|Publication number||US7245662 B2|
|Application number||US 10/415,008|
|Publication date||Jul 17, 2007|
|Filing date||Oct 24, 2001|
|Priority date||Oct 24, 2000|
|Also published as||US20040013194, WO2002035854A1|
|Publication number||10415008, 415008, PCT/2001/1517, PCT/CA/1/001517, PCT/CA/1/01517, PCT/CA/2001/001517, PCT/CA/2001/01517, PCT/CA1/001517, PCT/CA1/01517, PCT/CA1001517, PCT/CA101517, PCT/CA2001/001517, PCT/CA2001/01517, PCT/CA2001001517, PCT/CA200101517, US 7245662 B2, US 7245662B2, US-B2-7245662, US7245662 B2, US7245662B2|
|Inventors||Christopher Piché, Shahadatullah Khan, Jozsef Vass|
|Original Assignee||Piche Christopher, Shahadatullah Khan, Jozsef Vass|
|Export Citation||BiBTeX, EndNote, RefMan|
|Patent Citations (7), Non-Patent Citations (1), Referenced by (10), Classifications (29), Legal Events (3)|
|External Links: USPTO, USPTO Assignment, Espacenet|
This application is a National Stage Application of International Application No. PCT/CA01/015 17, filed Oct. 24, 2001, which claims the benefit under 35 USC 119(e) of the U.S. Provisional Patent Application No. 60/242,938, filed Oct. 24, 2000, where this provisional application is incorporated by reference in its entirety.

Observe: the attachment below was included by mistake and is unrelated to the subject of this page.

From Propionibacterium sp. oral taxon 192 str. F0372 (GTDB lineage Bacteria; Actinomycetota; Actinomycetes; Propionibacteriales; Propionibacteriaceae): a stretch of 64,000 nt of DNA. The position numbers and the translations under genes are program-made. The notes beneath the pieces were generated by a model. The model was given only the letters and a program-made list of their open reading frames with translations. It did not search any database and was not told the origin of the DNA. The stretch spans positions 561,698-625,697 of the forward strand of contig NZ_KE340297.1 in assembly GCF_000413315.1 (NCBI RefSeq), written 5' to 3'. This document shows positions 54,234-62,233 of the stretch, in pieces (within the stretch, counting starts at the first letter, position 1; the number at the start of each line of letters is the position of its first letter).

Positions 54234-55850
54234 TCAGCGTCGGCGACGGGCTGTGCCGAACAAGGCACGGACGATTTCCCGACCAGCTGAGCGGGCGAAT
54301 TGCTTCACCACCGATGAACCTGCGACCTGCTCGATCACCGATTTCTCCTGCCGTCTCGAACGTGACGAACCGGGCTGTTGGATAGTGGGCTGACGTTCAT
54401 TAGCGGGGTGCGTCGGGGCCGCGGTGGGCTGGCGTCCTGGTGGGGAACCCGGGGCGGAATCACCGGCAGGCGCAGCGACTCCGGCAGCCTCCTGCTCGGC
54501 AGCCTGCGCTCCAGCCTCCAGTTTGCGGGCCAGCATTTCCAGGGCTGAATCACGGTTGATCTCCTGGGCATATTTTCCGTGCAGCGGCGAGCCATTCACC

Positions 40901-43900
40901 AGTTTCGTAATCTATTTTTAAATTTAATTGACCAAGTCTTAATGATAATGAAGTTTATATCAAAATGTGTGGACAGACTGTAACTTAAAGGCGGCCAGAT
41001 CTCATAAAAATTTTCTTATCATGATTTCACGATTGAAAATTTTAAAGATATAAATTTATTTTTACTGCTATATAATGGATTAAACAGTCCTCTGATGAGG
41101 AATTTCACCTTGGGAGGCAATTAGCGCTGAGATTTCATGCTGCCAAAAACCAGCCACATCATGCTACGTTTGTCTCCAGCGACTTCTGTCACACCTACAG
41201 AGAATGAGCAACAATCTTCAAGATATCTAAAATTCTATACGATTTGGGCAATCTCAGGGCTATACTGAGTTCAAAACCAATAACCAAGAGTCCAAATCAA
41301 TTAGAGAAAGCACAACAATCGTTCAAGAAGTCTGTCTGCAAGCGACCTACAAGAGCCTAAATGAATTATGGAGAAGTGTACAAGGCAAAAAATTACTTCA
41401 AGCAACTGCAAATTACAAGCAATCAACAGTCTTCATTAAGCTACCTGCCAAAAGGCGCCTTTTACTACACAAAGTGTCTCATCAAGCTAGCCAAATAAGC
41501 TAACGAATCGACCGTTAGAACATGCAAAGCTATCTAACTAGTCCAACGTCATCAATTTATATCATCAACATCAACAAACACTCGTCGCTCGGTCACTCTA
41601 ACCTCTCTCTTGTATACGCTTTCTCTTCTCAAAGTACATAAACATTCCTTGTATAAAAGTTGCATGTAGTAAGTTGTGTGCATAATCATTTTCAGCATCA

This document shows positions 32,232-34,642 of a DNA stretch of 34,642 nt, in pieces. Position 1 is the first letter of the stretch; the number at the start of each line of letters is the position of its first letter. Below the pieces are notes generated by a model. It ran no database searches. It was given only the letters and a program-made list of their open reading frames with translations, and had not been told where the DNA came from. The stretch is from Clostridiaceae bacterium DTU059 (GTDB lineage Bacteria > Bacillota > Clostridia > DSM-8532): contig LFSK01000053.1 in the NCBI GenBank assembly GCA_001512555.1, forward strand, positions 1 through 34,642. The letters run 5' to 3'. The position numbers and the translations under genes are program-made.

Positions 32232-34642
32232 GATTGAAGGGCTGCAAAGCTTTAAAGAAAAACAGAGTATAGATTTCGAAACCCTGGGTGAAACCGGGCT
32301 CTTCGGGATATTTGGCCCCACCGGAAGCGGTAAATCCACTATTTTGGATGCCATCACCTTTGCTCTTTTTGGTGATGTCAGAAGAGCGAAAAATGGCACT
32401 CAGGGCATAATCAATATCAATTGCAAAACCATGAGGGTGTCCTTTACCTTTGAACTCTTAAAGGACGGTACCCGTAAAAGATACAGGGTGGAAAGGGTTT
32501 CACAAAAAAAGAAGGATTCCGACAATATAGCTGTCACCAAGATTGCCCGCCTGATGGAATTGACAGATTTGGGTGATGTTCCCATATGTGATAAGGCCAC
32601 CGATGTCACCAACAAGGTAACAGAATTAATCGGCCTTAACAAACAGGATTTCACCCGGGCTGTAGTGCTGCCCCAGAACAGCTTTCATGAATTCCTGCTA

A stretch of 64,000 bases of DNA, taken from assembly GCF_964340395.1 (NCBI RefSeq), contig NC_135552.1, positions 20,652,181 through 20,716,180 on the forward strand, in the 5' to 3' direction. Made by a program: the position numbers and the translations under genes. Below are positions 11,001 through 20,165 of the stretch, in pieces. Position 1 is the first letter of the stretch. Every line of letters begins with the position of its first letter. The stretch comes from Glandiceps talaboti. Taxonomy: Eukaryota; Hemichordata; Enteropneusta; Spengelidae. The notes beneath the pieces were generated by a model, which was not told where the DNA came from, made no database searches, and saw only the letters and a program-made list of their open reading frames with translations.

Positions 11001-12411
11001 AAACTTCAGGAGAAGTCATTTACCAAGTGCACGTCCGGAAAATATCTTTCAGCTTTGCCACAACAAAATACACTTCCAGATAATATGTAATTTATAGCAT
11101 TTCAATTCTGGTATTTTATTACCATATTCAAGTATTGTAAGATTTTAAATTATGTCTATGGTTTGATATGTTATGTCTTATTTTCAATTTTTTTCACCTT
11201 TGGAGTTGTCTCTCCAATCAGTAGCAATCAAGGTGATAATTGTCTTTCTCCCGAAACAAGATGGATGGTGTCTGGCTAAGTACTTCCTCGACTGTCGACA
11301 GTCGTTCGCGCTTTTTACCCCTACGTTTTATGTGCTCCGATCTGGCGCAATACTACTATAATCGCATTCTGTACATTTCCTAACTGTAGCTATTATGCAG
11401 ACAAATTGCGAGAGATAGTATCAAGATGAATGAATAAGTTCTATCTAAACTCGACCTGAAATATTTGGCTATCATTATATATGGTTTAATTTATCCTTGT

This invention relates generally to multimedia communications and more particular to methods and systems for the compression/decompression and encoding/decoding of video information transmitted over the Internet.
With the availability of high-performance personal computers and popularity of broadband Internet connections, the demand for Internet-based video applications such as video conferencing, video messaging, video-on-demand, etc. is rapidly increasing. To reduce transmission and storage costs, improved bit-rate compression/decompression (“codec”) systems are needed. Image, video, and audio signals are amenable to compression due to considerable statistical redundancy in the signals. Within a single image or a single video frame, there exists significant correlation among neighboring samples, giving rise to what is generally termed “spatial correlation”. Also, in moving images, such as full motion video, there is significant correlation among samples in different segments of time such as successive frames. This correlation is generally referred to as “temporal correlation”. There is a need for an improved, cost-effective system and method that uses both spatial and temporal correlation to remove the redundancy in the video to achieve high compression in transmission and to maintain good to excellent image quality, while adapting to change in the available bandwidth of the transmission channel and to the limitations of the receiving resources of the clients.